by Pam Martens and Russ Martens
There is a lot of handwringing in the Hillary Clinton campaign this morning and a lot of head scratching in corporate media newsrooms over the egregiously flawed polls that predicted a double digit win for Clinton over Senator Bernie Sanders in the delegate rich state primary held in Michigan yesterday. With 97 percent of the vote counted this morning, CNN reports that Sanders took 50 percent of the vote to Clinton’s 48 percent. (Clinton easily won Mississippi as polls predicted accurately.)
In a poll taken by Fox2 Detroit/Mitchell between March 3 to March 7, Clinton was said to be leading Sanders by 21.4 points in Michigan. An NBC/Wall Street Journal/Marist poll had Clinton leading by 17 points in a poll taken between March 1 and March 3. CBS/YouGov reported that their poll taken from March 2 to March 4 had Clinton winning by 11 points.
Harry Enten at FiveThirtyEight summed up the embarrassment this morning, writing:
“Bernie Sanders made folks like me eat a stack of humble pie on Tuesday night. He won the Michigan primary over Hillary Clinton, 50 percent to 48 percent, when not a single poll taken over the last month had Clinton leading by less than 5 percentage points. In fact, many had her lead at 20 percentage points or higher. Sanders’s win in Michigan was one of the greatest upsets in modern political history.”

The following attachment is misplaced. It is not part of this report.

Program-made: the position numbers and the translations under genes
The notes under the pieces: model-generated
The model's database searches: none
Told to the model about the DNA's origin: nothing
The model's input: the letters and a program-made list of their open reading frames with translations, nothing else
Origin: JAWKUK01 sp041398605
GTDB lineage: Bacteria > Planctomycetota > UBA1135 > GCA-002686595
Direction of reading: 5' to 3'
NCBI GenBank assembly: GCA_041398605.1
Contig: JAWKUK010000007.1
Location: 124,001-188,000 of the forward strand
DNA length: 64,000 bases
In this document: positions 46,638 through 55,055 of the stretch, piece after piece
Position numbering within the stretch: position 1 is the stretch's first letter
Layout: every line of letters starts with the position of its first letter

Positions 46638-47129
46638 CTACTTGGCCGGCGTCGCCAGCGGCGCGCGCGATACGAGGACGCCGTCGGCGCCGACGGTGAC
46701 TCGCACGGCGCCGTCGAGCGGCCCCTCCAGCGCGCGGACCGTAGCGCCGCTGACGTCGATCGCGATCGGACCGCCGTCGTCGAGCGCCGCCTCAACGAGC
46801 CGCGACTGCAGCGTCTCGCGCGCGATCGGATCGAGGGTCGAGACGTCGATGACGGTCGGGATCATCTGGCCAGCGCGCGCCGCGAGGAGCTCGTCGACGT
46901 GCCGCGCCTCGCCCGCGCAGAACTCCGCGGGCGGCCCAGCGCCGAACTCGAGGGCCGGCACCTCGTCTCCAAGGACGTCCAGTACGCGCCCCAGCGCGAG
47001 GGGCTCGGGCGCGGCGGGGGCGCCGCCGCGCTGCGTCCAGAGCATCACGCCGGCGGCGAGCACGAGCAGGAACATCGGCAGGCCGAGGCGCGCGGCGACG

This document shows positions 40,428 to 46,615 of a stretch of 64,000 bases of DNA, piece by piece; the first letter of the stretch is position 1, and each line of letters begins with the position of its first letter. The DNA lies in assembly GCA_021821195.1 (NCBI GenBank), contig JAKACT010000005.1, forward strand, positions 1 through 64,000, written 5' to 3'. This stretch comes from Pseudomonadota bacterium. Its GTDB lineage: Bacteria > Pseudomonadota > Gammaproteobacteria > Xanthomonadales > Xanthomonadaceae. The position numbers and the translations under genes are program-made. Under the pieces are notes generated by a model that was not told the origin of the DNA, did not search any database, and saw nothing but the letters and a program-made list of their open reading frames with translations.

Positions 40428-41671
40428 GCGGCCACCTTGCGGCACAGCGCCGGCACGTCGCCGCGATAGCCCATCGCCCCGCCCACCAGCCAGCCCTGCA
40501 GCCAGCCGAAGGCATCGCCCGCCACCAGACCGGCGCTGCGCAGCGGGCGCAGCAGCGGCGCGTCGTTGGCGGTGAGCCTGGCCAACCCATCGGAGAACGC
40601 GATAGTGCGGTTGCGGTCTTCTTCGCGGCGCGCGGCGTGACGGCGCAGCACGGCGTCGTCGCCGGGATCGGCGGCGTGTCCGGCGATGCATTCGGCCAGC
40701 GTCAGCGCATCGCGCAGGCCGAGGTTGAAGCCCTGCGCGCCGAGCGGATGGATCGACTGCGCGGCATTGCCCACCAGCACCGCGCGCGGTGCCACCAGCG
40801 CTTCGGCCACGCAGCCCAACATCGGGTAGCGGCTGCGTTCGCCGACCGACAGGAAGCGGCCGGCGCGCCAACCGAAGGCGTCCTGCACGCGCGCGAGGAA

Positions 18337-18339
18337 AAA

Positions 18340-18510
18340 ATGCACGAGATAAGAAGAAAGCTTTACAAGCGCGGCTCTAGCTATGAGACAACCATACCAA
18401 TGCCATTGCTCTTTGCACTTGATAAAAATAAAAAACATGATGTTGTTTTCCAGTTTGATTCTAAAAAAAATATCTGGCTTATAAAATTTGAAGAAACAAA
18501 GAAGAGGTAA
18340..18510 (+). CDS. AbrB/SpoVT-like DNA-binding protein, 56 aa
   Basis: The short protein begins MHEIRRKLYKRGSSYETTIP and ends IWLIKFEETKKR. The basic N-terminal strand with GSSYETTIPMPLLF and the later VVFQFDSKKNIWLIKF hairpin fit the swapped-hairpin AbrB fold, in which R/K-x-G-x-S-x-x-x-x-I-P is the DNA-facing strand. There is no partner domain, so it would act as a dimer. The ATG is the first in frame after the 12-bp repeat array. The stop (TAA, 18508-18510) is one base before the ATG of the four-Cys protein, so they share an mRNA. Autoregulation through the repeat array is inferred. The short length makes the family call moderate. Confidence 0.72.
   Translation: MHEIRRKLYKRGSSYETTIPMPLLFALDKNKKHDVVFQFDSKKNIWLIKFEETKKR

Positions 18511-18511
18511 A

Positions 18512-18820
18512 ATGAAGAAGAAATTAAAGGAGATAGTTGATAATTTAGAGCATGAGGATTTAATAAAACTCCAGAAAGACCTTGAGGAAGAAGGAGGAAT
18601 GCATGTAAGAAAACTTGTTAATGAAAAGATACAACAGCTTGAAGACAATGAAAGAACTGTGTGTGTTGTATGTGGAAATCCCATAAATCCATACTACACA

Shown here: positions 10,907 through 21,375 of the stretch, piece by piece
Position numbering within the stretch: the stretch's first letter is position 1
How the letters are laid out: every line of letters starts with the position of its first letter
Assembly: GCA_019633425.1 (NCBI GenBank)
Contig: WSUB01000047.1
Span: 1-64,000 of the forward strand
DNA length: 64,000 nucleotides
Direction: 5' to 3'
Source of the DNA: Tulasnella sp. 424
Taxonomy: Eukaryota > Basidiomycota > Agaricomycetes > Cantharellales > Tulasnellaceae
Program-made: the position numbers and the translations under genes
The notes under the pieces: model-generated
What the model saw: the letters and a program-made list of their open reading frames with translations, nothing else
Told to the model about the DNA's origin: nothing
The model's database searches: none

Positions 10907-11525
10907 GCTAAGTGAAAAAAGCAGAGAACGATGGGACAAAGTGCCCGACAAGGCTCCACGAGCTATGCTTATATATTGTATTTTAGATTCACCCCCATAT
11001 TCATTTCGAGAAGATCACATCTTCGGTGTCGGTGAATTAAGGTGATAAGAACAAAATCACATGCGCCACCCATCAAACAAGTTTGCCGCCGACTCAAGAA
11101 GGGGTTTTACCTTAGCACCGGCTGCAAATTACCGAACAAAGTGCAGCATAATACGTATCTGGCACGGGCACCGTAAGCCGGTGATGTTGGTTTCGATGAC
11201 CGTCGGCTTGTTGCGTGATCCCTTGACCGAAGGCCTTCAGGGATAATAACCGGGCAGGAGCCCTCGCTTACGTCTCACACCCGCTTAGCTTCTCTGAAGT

What explains the flawed polling? Amanda Girard of US Uncut thinks the fact that polling was predominantly done to potential voters on their landline phones, as opposed to mobile phones which are widely used by Sanders’ younger supporters, may have been a factor. (We know plenty of Millennials who don’t even own a land line phone, using their mobile phone for calls, texting, emailing, web browsing and photo sharing.)
We also thought it would be worthwhile to see how corporate media handled the upset win by Sanders on the front pages of their digital editions this morning. Our interest was piqued after Adam Johnson of Fairness and Accuracy in Reporting (FAIR) wrote yesterday that the Washington Post ran 16 negative stories on Senator Bernie Sanders in 16 hours, including during the pivotal Democratic debate in Flint, Michigan. Johnson produced the headlines to back up his position. AlterNet picked up the story yesterday, generating an astounding 543 comments and hurtling the story across social media web sites. The theme of the typical comment: there is too much corporate control of both media and elections in the U.S.
This morning, gauging from the corporate media headlines, we found, overall, what felt like a new respect for Sanders’ campaign, per the samples below. (The Los Angeles Times headline above was the biggest ouch for Clinton, suggesting she’s in the same boat as Marco Rubio.)